An Indigenous leader has accused people who want The Forks to keep celebrating Canada Day of perpetuating colonialism.
Northern Grand Chief Garrison Settee said he commends The Forks for re-branding July 1 into A New Day and removing Canada Day from the festivities.
"The Forks is a well-loved meeting place in Treaty One territory, Winnipeg," Settee said in a statement released on Wednesday. "I commend The Forks for making space for the important conversations that we need to advance reconciliation.
"Those who wish to criticize the actions of The Forks demonstrates a mindset that perpetuates colonialism. This reflects a superiority complex we are trying to get away from and it is unfortunately not conducive to reconciliation."
Last week, The Forks announced it planned to expunge Canada Day from July 1 festivities. That includes scrapping the popular fireworks display and live entertainment on the big stage in the evening.
Instead, the day will include powwow dancers, drumming, storytelling, basketball and soccer tournaments, and smaller-scale live music.
The Forks said it arrived at the new concept after holding discussions with members of the Indigenous community, newcomers, and youth.
In the wake of the announcement, former MP and cabinet minister Lloyd Axworthy, who helped create The Forks during his time in government, criticized the move saying "there is a pattern developing where we almost are awkward to call ourselves Canadians.
"The Forks was done with the idea it would be a downtown gathering place for all Winnipeggers. I’ve always taken great satisfaction with how it developed and how it became a public space."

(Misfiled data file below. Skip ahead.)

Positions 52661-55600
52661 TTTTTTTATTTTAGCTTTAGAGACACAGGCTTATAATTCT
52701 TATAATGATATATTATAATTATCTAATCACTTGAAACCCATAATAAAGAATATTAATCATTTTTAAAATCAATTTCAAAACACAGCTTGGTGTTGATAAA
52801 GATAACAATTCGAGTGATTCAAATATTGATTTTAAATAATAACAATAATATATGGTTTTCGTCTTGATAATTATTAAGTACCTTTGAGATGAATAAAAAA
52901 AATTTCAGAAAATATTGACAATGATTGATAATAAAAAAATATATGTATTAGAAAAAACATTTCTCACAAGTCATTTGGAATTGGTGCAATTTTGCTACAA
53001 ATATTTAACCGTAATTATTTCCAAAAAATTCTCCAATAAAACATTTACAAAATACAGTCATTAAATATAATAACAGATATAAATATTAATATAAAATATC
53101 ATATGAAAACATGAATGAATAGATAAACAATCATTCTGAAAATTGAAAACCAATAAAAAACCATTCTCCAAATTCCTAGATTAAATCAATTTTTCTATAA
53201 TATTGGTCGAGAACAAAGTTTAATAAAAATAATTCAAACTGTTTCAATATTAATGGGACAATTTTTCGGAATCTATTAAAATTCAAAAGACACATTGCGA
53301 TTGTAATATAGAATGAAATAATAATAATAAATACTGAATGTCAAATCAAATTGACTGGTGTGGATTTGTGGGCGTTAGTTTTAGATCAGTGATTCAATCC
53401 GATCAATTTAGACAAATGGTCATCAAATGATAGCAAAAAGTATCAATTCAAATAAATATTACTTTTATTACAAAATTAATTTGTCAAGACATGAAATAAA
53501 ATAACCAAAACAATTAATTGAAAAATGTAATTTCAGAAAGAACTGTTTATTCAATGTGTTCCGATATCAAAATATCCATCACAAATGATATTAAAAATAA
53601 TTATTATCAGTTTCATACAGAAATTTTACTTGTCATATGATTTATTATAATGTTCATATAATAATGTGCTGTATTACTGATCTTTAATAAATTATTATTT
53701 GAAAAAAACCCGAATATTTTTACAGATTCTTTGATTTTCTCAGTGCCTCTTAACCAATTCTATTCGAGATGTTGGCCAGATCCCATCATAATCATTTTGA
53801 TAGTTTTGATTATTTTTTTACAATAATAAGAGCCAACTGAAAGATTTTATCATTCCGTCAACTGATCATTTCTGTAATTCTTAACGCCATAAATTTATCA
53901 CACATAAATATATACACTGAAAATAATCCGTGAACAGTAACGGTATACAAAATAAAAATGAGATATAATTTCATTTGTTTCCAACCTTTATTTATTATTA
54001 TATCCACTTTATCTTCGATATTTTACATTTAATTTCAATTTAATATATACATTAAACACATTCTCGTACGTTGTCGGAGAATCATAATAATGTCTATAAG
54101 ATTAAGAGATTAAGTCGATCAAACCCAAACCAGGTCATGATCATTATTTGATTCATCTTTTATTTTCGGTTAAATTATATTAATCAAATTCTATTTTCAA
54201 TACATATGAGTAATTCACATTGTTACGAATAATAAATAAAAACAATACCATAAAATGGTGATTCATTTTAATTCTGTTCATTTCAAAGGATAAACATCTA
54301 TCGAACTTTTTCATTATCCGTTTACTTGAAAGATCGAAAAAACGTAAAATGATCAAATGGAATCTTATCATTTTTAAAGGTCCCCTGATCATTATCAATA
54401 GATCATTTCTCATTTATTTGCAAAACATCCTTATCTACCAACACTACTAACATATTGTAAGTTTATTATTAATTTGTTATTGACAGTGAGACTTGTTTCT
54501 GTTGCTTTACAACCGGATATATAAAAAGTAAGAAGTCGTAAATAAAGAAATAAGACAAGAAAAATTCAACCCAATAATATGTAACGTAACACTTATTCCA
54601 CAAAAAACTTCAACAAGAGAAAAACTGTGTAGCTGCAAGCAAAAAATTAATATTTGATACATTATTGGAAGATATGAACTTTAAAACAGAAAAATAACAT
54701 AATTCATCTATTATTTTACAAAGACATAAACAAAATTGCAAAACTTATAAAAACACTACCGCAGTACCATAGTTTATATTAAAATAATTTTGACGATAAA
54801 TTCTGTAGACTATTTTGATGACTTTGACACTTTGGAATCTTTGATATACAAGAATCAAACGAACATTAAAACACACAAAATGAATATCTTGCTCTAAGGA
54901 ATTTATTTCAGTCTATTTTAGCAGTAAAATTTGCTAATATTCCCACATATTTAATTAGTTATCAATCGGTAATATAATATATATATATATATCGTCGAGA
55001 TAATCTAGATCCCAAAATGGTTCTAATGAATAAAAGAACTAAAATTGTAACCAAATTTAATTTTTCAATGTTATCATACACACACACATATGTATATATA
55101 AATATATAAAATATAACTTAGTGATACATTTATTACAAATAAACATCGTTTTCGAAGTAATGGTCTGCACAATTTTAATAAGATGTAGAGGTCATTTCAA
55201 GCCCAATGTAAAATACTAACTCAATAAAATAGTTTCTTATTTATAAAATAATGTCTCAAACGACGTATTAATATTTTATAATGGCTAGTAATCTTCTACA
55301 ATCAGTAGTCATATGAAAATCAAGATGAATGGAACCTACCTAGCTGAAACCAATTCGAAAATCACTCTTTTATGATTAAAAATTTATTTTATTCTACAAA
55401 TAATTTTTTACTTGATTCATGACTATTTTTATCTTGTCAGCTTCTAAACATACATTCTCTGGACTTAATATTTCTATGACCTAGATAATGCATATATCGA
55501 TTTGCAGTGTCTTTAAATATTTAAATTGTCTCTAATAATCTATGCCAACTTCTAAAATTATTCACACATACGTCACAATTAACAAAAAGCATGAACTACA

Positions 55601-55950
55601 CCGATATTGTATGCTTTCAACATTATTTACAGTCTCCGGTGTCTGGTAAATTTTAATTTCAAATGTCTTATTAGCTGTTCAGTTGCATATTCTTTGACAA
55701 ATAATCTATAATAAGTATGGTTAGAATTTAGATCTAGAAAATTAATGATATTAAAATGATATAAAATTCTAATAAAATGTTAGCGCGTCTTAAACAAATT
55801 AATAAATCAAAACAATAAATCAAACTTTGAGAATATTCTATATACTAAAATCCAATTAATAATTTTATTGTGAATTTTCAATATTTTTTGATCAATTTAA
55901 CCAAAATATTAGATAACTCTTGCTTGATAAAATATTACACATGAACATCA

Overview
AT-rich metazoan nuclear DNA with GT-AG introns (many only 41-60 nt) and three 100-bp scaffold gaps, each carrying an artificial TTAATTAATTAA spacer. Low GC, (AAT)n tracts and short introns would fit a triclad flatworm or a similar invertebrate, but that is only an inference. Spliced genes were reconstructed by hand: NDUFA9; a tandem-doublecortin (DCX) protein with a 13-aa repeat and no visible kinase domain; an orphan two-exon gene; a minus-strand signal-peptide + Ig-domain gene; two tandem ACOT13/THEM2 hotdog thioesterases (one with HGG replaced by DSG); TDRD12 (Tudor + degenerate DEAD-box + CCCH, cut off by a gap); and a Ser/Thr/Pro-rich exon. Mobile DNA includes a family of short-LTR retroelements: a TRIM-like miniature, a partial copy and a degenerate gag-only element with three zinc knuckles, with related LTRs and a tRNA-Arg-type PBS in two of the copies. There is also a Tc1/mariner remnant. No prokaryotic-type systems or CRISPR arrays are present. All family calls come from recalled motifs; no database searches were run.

Axworthy, the former president of the University of Winnipeg, said he hopes the board of The Forks reverses its decision.
Settee said last year’s July 1 events included the No Pride in Genocide rally held at the legislature shortly after potential unmarked grave sites of Indigenous children were found at former residential schools.
He said he knows there will be more children found in grave sites, including children in Manitoba.
"I’m asking all Canadians to continue to advance the dialogue on reconciling with Canada’s extremely dark past," Settee said.
"It is important we continue to talk about and share our knowledge of the legacy of residential schools. The impact of the schools continues to affect both Indigenous and non-Indigenous Canadians. The healing work must continue.
"Working together we can build a much better country. Let’s work together to create a country we can all be proud to celebrate together."
Several Winnipeg mayoral candidates have weighed in on The Forks’ decision.
Jenny Moktaluk said "I think it’s very important that, as Canadians, we have an opportunity to celebrate Canada Day every single year without undue influence or people trying to make us feel like there’s something wrong with celebrating Canada Day."
Rana Bokhari said "I think The Forks did a really good job, I think they consulted in the right way and I think, as Winnipeggers, we have to come together and allow people to heal and meet them where they are at."
Scott Gillingham said "The Forks has a great program planned and I’m not sure that it’s the role of a mayoral candidate to micromanage their events … The bigger point of the matter that really, I can’t stress enough, is (the debate is) to the point of being overblown."
Don Woodstock called the new event an example of "cancel culture" adding "we have issues that we need to work on… but it shouldn’t stop us from getting together as a people to celebrate."
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